The growing shortage of primary care physicians has forced millions of Americans to seek care from emergency rooms and to delay or forgo needed care in some instances, which has resulted in higher rates of preventable illnesses and even deaths, according to a new report(www.sanders.senate.gov) issued by the chair of a Senate subcommittee on primary health and aging.
"When people delay or fail to receive primary care and preventive services, everyone pays the price," says the report, which was issued by Sen. Bernard Sanders, I-Vt., chair of the Senate Health, Education, Labor and Pensions Subcommittee on Primary Health and Aging. "It is not only our moral responsibility to ensure primary care access now and into the future, but it is fiscally sensible to act quickly to expand this critical workforce."
According to the report, the "evidence is clear that access to primary health care results in better health outcomes, reduced health disparities and lower spending, including on avoidable emergency room visits and hospital care. … Primary care is intended to be, and should be, the foundation of the U.S. health care system."
- The growing shortage of primary care physicians has resulted in higher rates of preventable illnesses and even deaths, says a new report released by the chair of a Senate subcommittee on health and aging.
- Without adequate access to primary care services, millions of Americans are forced to seek care from emergency rooms and to delay or even forgo needed care altogether.
- The report makes a compelling case for primary care services, saying they result in better health outcomes, reduced health disparities and lower spending overall.
Yet, the shortage of primary care physicians and other primary care health professionals has reached critical mass, says the report. Nearly 57 million people in the United States, or one in five Americans, now live in areas that lack adequate access to primary care. As a consequence, millions of Americans use the emergency room for care that could have been provided by a primary care physician. Specifically, half of emergency room patients could have obtained care from a primary care physician if they had been able to obtain an appointment when care was needed, according to the report.
"Visits to emergency rooms are not only more expensive, but the lack of continuity in care can result in extra tests, limited follow-up care and an increased risk for medical errors," says the report. "Also, acute, nonurgent cases can crowd emergency rooms, making it more challenging for emergency room physicians to provide care to the most serious cases."
The need for primary care physicians will become even more severe as the Patient Protection and Affordable Care Act extends health care coverage to millions more people during the next few years. According to the report, the nation will need 52,000 primary care physicians by 2025, a demand that will not be met based on current trends.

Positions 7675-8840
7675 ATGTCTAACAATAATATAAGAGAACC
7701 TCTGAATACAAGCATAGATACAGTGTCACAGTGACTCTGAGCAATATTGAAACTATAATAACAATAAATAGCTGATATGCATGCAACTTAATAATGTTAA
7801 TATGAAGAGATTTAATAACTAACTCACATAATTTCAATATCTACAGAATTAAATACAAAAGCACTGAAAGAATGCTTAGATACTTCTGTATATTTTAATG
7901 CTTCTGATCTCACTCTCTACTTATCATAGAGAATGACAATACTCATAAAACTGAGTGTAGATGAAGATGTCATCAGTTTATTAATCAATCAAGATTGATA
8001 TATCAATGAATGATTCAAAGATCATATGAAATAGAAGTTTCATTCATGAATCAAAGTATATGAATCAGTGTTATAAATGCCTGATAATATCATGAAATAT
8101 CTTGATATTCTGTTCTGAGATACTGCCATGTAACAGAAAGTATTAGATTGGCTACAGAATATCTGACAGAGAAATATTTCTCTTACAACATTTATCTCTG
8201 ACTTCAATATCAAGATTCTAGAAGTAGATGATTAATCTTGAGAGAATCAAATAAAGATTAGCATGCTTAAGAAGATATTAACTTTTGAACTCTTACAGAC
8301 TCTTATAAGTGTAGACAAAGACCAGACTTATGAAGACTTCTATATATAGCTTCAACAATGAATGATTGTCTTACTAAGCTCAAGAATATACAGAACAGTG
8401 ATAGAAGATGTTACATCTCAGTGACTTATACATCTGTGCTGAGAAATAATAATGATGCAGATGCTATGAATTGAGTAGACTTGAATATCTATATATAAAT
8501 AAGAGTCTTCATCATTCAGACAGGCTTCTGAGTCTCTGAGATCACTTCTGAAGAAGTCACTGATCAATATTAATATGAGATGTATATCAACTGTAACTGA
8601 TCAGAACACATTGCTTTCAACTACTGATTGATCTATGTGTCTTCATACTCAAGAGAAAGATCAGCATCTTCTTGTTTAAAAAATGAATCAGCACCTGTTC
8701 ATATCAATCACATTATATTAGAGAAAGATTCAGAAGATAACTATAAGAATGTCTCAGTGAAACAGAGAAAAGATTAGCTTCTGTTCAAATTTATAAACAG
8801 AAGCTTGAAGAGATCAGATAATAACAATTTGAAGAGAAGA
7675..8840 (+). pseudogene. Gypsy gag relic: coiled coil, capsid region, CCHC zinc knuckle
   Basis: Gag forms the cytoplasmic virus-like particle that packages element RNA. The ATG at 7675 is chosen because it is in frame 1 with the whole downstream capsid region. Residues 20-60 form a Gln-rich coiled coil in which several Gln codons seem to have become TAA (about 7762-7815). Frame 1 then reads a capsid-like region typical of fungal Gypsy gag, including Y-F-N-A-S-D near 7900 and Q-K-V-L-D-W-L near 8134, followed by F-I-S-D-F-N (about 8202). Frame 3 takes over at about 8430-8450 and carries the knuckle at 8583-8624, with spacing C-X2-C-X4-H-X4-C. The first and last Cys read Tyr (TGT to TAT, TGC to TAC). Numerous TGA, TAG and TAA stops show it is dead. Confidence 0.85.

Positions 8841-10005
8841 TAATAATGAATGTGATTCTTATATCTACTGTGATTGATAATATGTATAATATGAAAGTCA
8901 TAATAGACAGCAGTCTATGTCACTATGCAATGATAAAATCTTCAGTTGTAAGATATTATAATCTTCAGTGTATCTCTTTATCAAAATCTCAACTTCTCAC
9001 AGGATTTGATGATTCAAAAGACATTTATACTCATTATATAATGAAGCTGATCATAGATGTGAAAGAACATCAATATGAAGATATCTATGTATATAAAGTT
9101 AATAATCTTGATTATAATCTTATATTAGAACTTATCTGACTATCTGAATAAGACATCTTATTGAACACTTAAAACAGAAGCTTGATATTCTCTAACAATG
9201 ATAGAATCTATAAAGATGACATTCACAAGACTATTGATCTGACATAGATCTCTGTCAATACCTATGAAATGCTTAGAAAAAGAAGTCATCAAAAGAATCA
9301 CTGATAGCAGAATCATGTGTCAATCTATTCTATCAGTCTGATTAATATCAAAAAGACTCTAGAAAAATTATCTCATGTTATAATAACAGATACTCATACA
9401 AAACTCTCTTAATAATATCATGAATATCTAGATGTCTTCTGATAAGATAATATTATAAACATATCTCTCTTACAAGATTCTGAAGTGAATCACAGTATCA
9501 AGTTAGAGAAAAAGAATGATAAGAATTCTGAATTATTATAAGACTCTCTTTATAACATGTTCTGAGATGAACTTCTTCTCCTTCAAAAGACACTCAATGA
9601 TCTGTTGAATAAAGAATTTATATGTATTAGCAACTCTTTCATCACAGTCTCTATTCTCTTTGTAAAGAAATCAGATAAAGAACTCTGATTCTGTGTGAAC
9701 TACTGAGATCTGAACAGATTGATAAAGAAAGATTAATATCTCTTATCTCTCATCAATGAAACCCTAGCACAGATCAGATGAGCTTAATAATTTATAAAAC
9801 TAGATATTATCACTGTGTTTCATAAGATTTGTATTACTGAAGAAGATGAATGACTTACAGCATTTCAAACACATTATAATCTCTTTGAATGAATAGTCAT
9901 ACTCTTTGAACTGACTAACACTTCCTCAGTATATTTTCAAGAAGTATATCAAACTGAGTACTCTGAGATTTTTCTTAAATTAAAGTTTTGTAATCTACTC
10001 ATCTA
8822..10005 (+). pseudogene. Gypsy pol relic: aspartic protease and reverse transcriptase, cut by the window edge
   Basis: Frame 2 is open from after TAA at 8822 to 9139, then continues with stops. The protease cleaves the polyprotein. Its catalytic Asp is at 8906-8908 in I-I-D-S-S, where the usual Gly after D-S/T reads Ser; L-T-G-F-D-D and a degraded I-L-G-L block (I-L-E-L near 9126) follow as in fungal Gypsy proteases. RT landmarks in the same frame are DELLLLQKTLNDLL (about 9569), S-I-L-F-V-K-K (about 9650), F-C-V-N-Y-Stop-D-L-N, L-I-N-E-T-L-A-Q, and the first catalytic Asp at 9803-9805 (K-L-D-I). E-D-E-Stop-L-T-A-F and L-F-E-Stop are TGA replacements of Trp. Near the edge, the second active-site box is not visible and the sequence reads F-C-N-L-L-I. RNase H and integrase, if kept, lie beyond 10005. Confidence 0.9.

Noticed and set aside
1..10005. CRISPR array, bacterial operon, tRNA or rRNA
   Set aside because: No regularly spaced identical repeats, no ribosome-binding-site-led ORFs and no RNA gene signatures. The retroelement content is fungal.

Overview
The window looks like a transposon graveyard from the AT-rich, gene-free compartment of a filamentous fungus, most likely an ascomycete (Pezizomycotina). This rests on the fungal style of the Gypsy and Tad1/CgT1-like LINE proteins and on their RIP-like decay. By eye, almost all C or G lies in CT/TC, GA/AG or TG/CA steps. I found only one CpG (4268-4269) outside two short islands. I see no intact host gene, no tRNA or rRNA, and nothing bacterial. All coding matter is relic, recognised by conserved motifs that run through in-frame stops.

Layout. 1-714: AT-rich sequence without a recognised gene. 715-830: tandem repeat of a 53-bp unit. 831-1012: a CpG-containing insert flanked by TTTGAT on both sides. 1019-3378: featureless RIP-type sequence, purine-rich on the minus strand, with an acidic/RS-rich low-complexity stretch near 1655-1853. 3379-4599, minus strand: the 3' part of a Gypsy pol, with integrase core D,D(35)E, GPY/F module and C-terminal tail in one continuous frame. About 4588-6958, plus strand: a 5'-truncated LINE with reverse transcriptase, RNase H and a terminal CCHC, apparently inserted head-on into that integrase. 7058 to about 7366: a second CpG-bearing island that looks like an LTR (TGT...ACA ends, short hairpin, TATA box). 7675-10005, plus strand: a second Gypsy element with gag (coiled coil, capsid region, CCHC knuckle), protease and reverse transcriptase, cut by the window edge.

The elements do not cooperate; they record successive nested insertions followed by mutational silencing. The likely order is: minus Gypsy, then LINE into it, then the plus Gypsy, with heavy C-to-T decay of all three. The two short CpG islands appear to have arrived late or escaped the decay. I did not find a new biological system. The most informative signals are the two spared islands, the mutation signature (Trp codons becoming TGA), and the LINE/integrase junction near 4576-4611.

"In 2011, about 17,000 doctors graduated from American medical schools," the report says. "Despite the fact that over half of patient visits are for primary care, only 7 percent of the nation's medical school graduates now choose a primary care career."
Additionally, the average primary care physician in the United States is 47 years old, and one-quarter are nearing retirement, a trend that will further exacerbate the growing shortage.
The report cites other reasons for the growing shortage of primary care physicians, as well, including the wide income disparity between subspecialists and primary care physicians that acts as a disincentive to pursuing primary care.
The report also discusses the AMA/Specialty Society Relative Value Scale Update Committee (RUC). It describes the 31-member committee as dominated by subspecialists and largely responsible for setting physician payment rates. "Therefore, it should come as no surprise that it (the RUC) has accelerated higher payments -- larger paychecks -- to (sub)specialists over primary care doctors," says the report.
Medicare, meanwhile, encourages the growth of subspecialty residencies by providing about $10 billion a year to teaching hospitals "without requiring any emphasis on training primary care doctors. Because of the strong financial incentives to train (sub)specialists, many hospitals have shifted away from training primary care doctors over time," the report says.
There are various ways of addressing the ongoing shortage of primary care physicians and other primary care health professionals, says the report. It recommends increasing primary care scholarship and loan-repayment programs and opportunities in education and residencies for primary care training in community settings. For example, the Affordable Care Act has created the Teaching Health Centers program to move training outside of hospitals and into communities, where most health care is delivered.
The Affordable Care Act provides $230 million for the Teaching Health Centers program from 2011-15, which is a small percentage of overall graduate medical education spending and is enough to produce 600 new primary care residents by 2015, according to the report. "Although these physicians will serve thousands of patients, the scope of the need in this country is so great that this program must be dramatically expanded."